Men challenge me in pubs for fiver – they don't know I'm one of world's best female darts players, Fallon Sherrock says
DARTS’ greatest arena will be a sea of pink shirts, blonde wigs and black spectacles on Sunday evening, in honour of “the Queen of the Palace”.
Fallon Sherrock’s name will ring out across North London’s Alexandra Palace as she heads to the oche for her opening match, believing she can become the first female world champ in a male-dominated sport.
If her dream comes true, the 27-year-old former hairdresser will have overcome steeper odds than anyone in the game’s history. And that’s not just due to the sexism she has battled along the way to the top.
While her rivals can practise all they like, the single mum from Milton Keynes can hone her skills only when autistic son Rory, seven, is in bed or at school.
On top of that, a debilitating kidney condition leaves her unable to walk at the end of competitions. Fallon was sent a letter telling her to shield during the pandemic and she needs regular medicine to maintain her strength.
In 2019, she became the first female player to beat a man at the PDC World Darts Championship, but missed out last year.
Phil Taylor, the sport’s greatest ever player, says he would like to see her win, while tennis great Billie Jean King and actress Sarah Jessica Parker have hailed her achievements.
Fallon believes she can win. She tells The Sun: “There is no point going into a game not confident. I feel I can take on anyone. I’ve proved to myself I can do it. In the past year I’ve become so much more confident.”
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Last month, she became the first woman to reach the quarter-finals of the Grand Slam of Darts, having run three-time world champ Michael van Gerwen close in the final of September’s Nordic Darts Masters.
Her success is drawing a new audience to the sport, as with jockey Rachael Blackmore’s historic Grand National win in April. Fallon got into the sport due to the interest of parents Sue and Steve and her twin sister Felicia.
She turned pro aged 17, and says: “I never thought I’d have the opportunity to play against the men. When I started, it was always women against women and men against men.
“At first, because I’m different to everybody else, people at competitions would ask, ‘Are you lost?’ when I walked into the venue. They’d ask, ‘Are you playing darts?’ and I’d say, ‘Yeah.’” She still gets challenged by blokes who mistakenly think they can beat her.
Fallon says with a smile: “When I go to the pub, men are like, ‘Do you want a game?’ And I’m like, ‘Oh, I’m not very good . . . ’ They say, ‘Let’s play for a fiver’ and I’m like, ‘OK!’”
That is nothing compared to what Fallon experienced when she first took on male pros.
They say women can’t compete, but me and [fellow pro] Lisa Ashton are doing it. What more do you need?
She says: “At the start, I got a lot of sexist comments. But it wasn’t the players — it was more the social media people. They say women can’t compete, but me and [fellow pro] Lisa Ashton are doing it. What more do you need? I brush it off.”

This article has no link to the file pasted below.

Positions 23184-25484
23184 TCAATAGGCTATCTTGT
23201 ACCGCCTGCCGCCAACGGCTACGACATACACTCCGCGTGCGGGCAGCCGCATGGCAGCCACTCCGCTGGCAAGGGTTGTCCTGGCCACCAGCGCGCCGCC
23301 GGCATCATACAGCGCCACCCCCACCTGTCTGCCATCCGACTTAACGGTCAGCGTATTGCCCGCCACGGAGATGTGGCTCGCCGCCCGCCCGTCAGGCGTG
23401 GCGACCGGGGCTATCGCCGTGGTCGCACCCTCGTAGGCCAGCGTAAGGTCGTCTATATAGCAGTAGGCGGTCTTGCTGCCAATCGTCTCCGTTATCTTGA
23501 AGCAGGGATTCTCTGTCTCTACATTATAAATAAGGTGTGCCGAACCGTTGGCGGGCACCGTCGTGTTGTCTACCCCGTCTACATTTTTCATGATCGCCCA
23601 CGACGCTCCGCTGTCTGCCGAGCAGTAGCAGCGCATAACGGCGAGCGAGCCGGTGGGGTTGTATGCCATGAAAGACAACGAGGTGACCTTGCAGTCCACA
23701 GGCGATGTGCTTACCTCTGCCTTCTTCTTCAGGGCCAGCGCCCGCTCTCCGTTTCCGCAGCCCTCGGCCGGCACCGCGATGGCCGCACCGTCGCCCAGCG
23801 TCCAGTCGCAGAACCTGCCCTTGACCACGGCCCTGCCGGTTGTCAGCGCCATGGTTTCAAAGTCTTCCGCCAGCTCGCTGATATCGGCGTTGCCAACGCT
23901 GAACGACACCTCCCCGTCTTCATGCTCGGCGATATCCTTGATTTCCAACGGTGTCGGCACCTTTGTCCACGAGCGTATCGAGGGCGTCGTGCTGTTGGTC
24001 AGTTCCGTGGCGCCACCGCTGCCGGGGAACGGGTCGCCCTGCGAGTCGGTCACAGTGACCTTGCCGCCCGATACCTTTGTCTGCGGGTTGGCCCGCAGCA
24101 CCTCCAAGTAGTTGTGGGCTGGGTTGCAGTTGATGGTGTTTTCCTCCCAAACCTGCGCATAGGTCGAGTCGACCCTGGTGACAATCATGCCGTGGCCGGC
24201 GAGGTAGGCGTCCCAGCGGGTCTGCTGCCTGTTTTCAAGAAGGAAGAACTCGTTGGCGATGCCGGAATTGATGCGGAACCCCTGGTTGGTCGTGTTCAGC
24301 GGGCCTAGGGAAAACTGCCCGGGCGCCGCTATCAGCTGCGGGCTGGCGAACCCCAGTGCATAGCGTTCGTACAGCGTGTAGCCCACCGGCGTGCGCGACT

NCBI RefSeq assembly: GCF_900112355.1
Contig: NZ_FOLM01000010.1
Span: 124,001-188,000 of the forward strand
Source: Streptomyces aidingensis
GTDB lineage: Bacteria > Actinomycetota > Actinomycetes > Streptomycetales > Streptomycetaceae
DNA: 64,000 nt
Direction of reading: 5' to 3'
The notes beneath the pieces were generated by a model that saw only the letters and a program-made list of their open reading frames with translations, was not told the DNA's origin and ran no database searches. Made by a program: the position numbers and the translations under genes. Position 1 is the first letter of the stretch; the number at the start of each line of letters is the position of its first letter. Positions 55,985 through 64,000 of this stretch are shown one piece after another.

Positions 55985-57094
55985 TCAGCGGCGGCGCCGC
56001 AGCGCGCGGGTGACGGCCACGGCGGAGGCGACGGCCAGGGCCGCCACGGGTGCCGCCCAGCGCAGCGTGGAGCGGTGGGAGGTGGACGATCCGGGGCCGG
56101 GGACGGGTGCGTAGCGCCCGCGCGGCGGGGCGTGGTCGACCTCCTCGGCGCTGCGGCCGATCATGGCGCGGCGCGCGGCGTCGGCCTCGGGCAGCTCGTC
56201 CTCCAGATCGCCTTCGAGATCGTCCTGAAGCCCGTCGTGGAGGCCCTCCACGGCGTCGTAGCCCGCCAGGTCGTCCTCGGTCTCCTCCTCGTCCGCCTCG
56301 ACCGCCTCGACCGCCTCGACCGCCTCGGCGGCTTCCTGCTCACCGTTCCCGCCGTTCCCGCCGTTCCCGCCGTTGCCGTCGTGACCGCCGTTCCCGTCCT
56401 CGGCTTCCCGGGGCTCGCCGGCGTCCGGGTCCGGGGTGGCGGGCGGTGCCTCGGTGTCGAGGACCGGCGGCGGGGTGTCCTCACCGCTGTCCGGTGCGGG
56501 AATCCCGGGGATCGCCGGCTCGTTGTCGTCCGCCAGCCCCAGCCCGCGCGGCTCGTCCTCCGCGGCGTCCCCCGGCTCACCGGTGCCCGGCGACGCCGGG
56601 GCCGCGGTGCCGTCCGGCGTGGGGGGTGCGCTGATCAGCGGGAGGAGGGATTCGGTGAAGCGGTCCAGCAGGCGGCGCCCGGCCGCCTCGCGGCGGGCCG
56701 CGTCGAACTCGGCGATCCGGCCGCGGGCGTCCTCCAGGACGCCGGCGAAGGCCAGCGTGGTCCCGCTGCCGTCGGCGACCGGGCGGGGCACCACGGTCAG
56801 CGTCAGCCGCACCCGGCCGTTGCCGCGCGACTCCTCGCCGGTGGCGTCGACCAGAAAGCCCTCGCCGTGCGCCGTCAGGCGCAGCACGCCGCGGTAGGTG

She has even been threatened online. Fallon says: “People would lose a bet and then send me loads of horrible messages, death threats.
“People get so aggressive when they lose a bet. Social media should have flags up. If you walked up to someone in public and did that, you’d get arrested. So why is it OK to do that over social media?”
She also has to worry about certain fans. Fallon says: “You get constant messages on Instagram, the same people commenting all the time. They’re like, ‘I love you’. It’s a bit scary.”
Fallon is devoted to son Rory, who requires constant attention. She reveals: “I have to practise when Rory is in school or in bed. During lockdown, he tried to climb over a hedge because the neighbour had a trampoline. I had to drag him down. Another time I was trying to start a game and the ice-cream man came.
“Rory shot out of the door with my money and I’m like, ‘Hang on a minute, I need to stop the game!’” With Rory’s dad not around, Fallon relies on her mum, who works in a garage, and her dad, a maintenance manager, for childcare.
Fallon has won £46,000 in prize money this year, but limits the tournaments she plays in because, she says, “I can’t fob Rory off on them all the time”.
Six months after Rory was born, Fallon suffered kidney problems that required hospital treatment.
Since then she takes a cocktail of medicines, has regular blood tests and must drink copious amounts of water. Long days of competition put her body through the wringer.
Fallon says: “When I’ve been playing all day, I’m on adrenaline and I hit a wall physically. I go back to the hotel drained, aching, exhausted. I couldn’t walk.”
A depleted immune system makes her vulnerable to Covid and she admits to “obsessive” washing while shielding early in the pandemic whenever essentials were delivered.
At Alexandra Palace there will be a 3,000-strong crowd, but Fallon says: “I feel more confident now I have the vaccine. I feel safer — but I won’t be high-fiving people on the way down.”
As well as pink T-shirts, her range of merchandise includes pink face masks and scarfs.
I’m getting a lot of positive attention for darts. More people want to watch because it’s different.
Though not yet among the sport’s top earners, Fallon believes her presence at top events is good for its male stars.
She says: “I’m getting a lot of positive attention for darts. More people want to watch because it’s different.
"It’s someone new.”
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